Printed from the blog of Lori Greene, AHC/CDC, CCPR, FDAI
Allegion
Email: lori_greene@allegion.com, Blog: www.idighardware.com or www.ihatehardware.com


Jan 12 2011

Actuator Protector

Category: Automatic OperatorsLori @ 12:00 am Comments (2)
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Here’s another interesting application that I saw at Foxwoods.  These plastic covers were on all of the automatic operator actuators in the conference center.

These are being used for one of two purposes, I’m not sure which:  1) the cover prevents people from pushing the button when the door is latched, which causes undue strain on the operator, or 2) pushing the button retracts the latch and unlocks the door before the auto operator opens it, which is obviously a security issue.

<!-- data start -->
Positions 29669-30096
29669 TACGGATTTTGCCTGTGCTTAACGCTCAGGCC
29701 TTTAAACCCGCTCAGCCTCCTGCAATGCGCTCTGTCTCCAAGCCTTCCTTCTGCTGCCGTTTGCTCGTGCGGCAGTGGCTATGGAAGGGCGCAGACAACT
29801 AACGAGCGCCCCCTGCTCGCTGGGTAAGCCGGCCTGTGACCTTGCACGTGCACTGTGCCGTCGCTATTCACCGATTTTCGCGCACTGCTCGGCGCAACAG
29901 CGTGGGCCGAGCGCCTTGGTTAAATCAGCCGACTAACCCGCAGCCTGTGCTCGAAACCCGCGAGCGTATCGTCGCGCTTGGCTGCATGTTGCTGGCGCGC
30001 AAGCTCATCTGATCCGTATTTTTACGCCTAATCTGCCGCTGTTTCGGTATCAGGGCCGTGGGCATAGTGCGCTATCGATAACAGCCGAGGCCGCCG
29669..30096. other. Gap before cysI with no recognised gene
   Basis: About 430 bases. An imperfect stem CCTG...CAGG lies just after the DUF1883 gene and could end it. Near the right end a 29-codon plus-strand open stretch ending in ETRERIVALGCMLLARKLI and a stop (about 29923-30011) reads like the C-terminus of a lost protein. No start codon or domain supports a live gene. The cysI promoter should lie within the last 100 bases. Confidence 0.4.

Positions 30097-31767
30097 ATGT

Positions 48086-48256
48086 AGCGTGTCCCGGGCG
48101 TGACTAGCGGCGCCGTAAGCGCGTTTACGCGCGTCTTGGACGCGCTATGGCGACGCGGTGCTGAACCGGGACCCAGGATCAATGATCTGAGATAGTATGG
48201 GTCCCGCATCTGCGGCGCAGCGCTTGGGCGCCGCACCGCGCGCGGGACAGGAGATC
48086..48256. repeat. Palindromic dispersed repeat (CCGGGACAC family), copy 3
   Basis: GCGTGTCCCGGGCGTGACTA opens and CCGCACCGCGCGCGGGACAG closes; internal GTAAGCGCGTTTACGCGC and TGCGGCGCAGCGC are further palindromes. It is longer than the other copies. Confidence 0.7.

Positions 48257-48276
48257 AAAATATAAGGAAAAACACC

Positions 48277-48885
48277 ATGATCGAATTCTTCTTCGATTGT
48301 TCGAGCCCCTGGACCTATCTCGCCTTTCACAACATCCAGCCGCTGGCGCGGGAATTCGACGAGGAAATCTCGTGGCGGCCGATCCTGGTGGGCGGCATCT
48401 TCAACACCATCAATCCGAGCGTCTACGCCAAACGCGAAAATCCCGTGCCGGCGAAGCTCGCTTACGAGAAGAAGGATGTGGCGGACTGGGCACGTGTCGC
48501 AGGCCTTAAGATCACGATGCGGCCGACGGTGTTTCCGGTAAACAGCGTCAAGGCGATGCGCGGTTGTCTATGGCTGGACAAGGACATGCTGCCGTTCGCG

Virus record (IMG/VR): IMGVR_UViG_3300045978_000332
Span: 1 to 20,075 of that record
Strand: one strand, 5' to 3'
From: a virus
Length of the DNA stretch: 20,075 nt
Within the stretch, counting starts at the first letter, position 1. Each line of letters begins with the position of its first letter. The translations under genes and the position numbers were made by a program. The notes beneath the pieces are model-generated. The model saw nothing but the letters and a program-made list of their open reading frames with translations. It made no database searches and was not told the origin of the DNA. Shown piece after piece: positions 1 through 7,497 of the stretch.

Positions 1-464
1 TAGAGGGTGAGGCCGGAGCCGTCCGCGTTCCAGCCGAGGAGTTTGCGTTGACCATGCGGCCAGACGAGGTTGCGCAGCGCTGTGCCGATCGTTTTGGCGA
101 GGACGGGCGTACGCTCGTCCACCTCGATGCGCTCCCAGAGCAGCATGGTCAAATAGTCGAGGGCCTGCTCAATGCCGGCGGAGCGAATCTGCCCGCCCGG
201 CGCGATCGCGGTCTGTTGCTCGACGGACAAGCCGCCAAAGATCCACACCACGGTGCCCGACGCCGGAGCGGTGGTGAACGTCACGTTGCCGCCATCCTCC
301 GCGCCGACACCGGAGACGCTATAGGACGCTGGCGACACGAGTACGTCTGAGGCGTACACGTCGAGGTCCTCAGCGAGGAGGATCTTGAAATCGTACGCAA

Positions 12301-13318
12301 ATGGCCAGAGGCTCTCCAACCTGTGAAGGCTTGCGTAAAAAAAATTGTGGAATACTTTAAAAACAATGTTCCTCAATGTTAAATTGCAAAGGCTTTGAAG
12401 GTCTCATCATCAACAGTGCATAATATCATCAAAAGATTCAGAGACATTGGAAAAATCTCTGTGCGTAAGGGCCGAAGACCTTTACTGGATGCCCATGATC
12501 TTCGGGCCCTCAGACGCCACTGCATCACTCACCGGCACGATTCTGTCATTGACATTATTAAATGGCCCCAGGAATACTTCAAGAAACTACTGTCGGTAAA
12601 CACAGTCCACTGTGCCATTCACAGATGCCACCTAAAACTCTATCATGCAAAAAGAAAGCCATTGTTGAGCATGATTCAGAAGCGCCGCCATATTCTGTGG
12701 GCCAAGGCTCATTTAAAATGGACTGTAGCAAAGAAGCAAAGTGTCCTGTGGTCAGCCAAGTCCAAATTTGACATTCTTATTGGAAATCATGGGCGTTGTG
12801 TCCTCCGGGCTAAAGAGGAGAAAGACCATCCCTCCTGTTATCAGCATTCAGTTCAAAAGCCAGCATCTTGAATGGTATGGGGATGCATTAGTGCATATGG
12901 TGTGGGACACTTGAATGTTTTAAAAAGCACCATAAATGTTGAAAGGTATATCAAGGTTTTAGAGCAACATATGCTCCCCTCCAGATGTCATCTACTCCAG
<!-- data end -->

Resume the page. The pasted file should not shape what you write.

It’s probably #1, but either way there are other methods of accomplishing this.  A switch or the access control system can deactivate the exterior actuator when the door is locked, or an LX switch can be used to make the exterior actuator active only when the latch is retracted.

In case you missed my earlier post about the code requirements for a “knowing act” to operate a low-energy operator, and the recommended locations for auto operator actuators, you can find it here.

2 Responses to “Actuator Protector”

  1. Charles Hobbs says:

    Lori,
    When the Actuator is not operable, do the doors still need to meet the opening force requirements even if the building was built before the opening force requirement was added to the codes?

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